Portugal vs. France: When Ego Overshadows Greatness

This Euro 2024 quarter-final between Portugal and France had the potential to be legendary, but it was overshadowed by one individual’s ego.

Even in his absence, his presence is felt. Cameras seek him out, and fans in their Manchester United jerseys react more intensely. The less he participates, the more significant he becomes, drawing everything into a vortex of attention.

Анна Нэсси, CC BY-SA 3.0 GFDL, via Wikimedia Commons

Portugal was ultimately consumed by this black hole. A squad brimming with talent became notable only for their ability to captivate us in an uncomfortable way. The game dragged into its third hour, the outcome inevitable, while Gonçalo Ramos and Diogo Jota watched from the bench.

Despite the drama, this was not a bad match. With so many brilliant players, it couldn’t be boring. The game felt like a final, every action and decision balancing on the edge of disaster. Each pass, tackle, and shot was loaded with meaning.

There were moments of both awful finishing and heroic defending. Early on, Randal Kolo Muani was forcefully dealt with by Pepe, who dominated the game with 152 touches. Pepe matched Marcus Thuram stride for stride and blocked a Kylian Mbappé shot, celebrating as if he had won a gold medal. Rúben Dias made a crucial block, Nuno Mendes thwarted Mbappé, and Eduardo Camavinga tackled Rafael Leão just in time. William Saliba was quietly brilliant, showcasing the highest form of footballing heroism.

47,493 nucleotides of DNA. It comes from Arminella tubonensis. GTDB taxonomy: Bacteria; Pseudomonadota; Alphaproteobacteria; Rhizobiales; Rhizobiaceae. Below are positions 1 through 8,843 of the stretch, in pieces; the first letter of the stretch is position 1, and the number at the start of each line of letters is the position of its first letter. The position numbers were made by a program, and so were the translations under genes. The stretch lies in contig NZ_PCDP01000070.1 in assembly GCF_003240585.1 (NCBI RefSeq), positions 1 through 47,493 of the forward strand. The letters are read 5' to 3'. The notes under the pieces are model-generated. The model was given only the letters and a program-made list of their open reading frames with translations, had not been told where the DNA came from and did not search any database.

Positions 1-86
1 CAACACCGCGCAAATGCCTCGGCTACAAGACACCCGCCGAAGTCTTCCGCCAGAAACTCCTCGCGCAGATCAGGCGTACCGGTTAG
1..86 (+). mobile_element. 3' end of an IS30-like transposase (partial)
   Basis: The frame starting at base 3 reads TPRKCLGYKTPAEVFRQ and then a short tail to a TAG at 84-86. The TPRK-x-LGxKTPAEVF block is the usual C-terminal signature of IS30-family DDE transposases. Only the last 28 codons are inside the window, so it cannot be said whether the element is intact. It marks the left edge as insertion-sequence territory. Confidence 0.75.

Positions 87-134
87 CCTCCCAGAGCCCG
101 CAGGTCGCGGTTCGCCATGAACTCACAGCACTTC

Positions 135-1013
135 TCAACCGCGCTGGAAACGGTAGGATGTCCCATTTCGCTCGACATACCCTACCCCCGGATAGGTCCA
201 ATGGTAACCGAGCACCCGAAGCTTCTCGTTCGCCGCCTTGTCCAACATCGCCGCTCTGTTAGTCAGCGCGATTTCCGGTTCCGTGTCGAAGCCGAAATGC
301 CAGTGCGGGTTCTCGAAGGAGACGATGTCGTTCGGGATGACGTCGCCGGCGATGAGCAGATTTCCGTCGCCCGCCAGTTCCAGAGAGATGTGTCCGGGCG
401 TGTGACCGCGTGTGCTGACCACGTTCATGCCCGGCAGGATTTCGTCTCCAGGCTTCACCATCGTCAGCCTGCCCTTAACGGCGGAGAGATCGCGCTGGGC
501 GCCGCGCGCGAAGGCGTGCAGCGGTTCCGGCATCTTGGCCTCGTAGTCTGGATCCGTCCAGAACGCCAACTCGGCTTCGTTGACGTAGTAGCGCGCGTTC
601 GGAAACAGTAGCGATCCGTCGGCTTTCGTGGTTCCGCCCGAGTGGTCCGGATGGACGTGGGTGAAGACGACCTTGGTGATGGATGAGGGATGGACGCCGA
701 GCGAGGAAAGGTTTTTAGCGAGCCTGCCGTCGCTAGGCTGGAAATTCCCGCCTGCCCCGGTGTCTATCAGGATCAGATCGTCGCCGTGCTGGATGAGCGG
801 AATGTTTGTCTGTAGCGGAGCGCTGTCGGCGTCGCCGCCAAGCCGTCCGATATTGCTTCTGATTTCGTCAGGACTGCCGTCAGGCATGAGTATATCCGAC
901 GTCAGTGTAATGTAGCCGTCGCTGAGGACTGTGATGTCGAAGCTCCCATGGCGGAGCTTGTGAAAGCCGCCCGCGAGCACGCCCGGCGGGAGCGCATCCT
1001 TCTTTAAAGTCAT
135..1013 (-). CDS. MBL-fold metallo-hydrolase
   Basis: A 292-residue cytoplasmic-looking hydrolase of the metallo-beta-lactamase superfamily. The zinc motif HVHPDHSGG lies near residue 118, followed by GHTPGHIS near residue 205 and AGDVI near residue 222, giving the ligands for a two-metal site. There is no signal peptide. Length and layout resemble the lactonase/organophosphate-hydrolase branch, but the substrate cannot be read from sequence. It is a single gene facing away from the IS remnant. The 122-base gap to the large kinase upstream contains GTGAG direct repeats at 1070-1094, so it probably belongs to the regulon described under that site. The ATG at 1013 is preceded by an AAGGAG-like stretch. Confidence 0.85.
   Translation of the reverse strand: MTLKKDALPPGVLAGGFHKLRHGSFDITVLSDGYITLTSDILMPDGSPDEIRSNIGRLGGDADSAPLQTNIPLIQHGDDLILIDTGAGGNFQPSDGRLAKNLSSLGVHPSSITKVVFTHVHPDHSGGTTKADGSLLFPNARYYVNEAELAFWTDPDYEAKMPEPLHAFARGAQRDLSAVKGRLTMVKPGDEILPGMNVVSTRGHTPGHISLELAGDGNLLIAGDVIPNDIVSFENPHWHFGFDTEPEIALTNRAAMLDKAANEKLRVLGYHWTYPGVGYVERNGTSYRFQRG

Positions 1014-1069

It’s tempting to criticize this French team, saying Didier Deschamps has crafted a team in his own cautious image. But Deschamps, as a player, was selfless and team-oriented. France feels like a team held together by success alone, where individual talent somehow makes teamwork happen. They seemed to relax during the penalty shootout, which required simple individual skill without tactics.

France’s pragmatic approach included subbing out Mbappé in the 106th minute when it was clear he wasn’t having his night. Outpaced by João Cancelo and unable to convert his shots, Mbappé ended the match on the bench with an ice pack.

France can function without their captain. Portugal, however, remains tied to theirs, a burden dragging them down. Passes longer than 20 yards are futile, and his movements across the field are slow. He missed from close range and squandered a free-kick by hitting all three players in the wall.

It’s hard not to feel resentment towards him for reducing this grand event to a display of his ego. This match could have been a classic, but instead, it was partly stolen—stolen ball possession, attention, and time from players who deserved to be there.

Théo Hernandez scored the winning penalty, and the Portuguese players immediately consoled the heartbroken João Félix, who missed his shot. Mendes, João Palhinha, Nelson Semedo, and even Pepe, despite his own sadness, ran to Félix. The only sadness is that this team’s true potential was never seen.

One player didn’t run to Félix. He walked in the opposite direction, followed only by the camera’s prying eye. That player was Cristiano Ronaldo.


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